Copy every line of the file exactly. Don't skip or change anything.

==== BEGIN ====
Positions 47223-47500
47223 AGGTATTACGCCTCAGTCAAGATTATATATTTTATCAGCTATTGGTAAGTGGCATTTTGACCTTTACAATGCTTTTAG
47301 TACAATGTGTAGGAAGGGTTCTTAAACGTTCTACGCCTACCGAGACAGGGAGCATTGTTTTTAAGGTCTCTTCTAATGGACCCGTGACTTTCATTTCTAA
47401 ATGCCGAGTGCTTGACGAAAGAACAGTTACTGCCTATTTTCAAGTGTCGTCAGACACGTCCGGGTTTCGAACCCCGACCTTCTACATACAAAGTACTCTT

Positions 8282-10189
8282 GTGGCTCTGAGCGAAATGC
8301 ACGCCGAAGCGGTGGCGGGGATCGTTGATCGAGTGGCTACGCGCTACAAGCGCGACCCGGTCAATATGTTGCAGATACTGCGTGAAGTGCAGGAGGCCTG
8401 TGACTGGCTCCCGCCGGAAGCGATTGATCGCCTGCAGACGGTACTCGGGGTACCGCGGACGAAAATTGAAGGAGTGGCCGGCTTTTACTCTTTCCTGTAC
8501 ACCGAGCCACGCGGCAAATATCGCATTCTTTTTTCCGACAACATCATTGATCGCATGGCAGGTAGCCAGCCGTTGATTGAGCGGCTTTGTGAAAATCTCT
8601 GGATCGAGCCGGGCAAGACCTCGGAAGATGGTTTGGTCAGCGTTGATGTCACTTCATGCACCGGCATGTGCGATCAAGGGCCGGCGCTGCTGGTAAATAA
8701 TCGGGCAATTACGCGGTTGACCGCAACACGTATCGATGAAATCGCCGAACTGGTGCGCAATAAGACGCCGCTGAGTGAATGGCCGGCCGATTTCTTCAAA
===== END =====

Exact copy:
Positions 47223-47500
47223 AGGTATTACGCCTCAGTCAAGATTATATATTTTATCAGCTATTGGTAAGTGGCATTTTGACCTTTACAATGCTTTTAG
47301 TACAATGTGTAGGAAGGGTTCTTAAACGTTCTACGCCTACCGAGACAGGGAGCATTGTTTTTAAGGTCTCTTCTAATGGACCCGTGACTTTCATTTCTAA
47401 ATGCCGAGTGCTTGACGAAAGAACAGTTACTGCCTATTTTCAAGTGTCGTCAGACACGTCCGGGTTTCGAACCCCGACCTTCTACATACAAAGTACTCTT

Positions 8282-10189
8282 GTGGCTCTGAGCGAAATGC
8301 ACGCCGAAGCGGTGGCGGGGATCGTTGATCGAGTGGCTACGCGCTACAAGCGCGACCCGGTCAATATGTTGCAGATACTGCGTGAAGTGCAGGAGGCCTG
8401 TGACTGGCTCCCGCCGGAAGCGATTGATCGCCTGCAGACGGTACTCGGGGTACCGCGGACGAAAATTGAAGGAGTGGCCGGCTTTTACTCTTTCCTGTAC
8501 ACCGAGCCACGCGGCAAATATCGCATTCTTTTTTCCGACAACATCATTGATCGCATGGCAGGTAGCCAGCCGTTGATTGAGCGGCTTTGTGAAAATCTCT
8601 GGATCGAGCCGGGCAAGACCTCGGAAGATGGTTTGGTCAGCGTTGATGTCACTTCATGCACCGGCATGTGCGATCAAGGGCCGGCGCTGCTGGTAAATAA
8701 TCGGGCAATTACGCGGTTGACCGCAACACGTATCGATGAAATCGCCGAACTGGTGCGCAATAAGACGCCGCTGAGTGAATGGCCGGCCGATTTCTTCAAA